It was a coincidence that John Mesaros became manager of the Donnelly Greenhouse. “I was studying for my geology class when the previous greenhouse crew walked into the classroom,” Mesaros said. “Immediately after I struck up a conversation with them, they asked me if I was going to be around for the summer.”
Mesaros visits the greenhouse every few days, working with Emma Butzler to maintain the greenhouse plants. They ensure the plants are healthy, watered, and have enough space to grow.
Despite the care put into the greenhouse, it is somewhat of a secret garden on campus. The main entrance to the greenhouse is through a classroom in the basement of Donnelly. There are two outer doors that lead into the Donnelly parking lot, but they are generally locked for safety reasons.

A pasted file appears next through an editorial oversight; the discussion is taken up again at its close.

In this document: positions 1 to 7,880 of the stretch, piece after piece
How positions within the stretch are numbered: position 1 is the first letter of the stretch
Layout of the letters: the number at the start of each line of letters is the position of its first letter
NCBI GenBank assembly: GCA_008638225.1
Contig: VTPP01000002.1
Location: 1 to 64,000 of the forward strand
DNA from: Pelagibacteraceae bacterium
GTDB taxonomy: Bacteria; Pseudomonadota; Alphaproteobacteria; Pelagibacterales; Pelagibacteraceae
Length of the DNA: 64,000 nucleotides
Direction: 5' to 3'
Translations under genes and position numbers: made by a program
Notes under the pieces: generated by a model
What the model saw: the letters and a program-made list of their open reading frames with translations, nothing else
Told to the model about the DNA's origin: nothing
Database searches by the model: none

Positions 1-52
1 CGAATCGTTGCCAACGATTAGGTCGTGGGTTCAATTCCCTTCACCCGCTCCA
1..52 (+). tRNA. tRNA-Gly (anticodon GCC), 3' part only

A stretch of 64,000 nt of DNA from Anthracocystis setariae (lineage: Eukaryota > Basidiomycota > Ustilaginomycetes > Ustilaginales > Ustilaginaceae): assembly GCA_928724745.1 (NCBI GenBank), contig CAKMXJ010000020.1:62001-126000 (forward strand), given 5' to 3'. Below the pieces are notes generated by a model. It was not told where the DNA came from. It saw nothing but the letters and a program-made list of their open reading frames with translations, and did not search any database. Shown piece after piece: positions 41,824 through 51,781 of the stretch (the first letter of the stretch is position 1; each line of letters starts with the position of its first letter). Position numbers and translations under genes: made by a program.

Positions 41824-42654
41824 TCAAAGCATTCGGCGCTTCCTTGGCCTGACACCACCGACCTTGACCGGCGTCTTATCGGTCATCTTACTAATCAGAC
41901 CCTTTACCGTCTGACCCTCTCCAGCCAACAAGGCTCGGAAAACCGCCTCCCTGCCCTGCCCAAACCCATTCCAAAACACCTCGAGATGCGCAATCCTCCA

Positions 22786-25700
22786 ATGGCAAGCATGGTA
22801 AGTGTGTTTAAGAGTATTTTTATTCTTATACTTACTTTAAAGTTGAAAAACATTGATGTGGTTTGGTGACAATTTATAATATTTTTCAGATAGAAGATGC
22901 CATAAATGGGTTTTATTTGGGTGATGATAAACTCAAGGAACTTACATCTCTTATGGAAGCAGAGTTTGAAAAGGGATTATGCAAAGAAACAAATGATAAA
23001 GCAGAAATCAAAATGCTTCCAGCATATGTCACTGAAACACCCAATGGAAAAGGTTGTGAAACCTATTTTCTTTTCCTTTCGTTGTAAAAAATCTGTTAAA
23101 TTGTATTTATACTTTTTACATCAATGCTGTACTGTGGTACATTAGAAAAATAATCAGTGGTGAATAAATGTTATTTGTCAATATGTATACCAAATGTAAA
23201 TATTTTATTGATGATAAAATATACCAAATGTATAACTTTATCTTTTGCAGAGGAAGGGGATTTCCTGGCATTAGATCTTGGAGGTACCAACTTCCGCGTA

The greenhouse was added to Donnelly when the building was renovated in 1989. Dr. William T. Perrotte, a former biology professor, encouraged the architect to build the greenhouse due to his hope to pass his love of botany to his students. The space was dedicated to Perrotte when he passed away in 1991 because of his commitment to studying the environment.
Perrotte helped plan the designs for the greenhouse with painstaking care. He had special windows installed that are on controlled thermostats so the temperature in the greenhouse will remain warm enough for the plants. He also found specific sinks that would water the plant roots and then installed another type of sink to water the plants normally.
With the special additions to the greenhouse, students like Mesaros can practice caring for the plants in a controlled environment in which the plants have the best chance of flourishing.
Realizing this, environmental science professor, Dr. Richard Feldman, encourages all of his students to get involved in the care for the greenhouse to get both field experience and to learn leadership skills.
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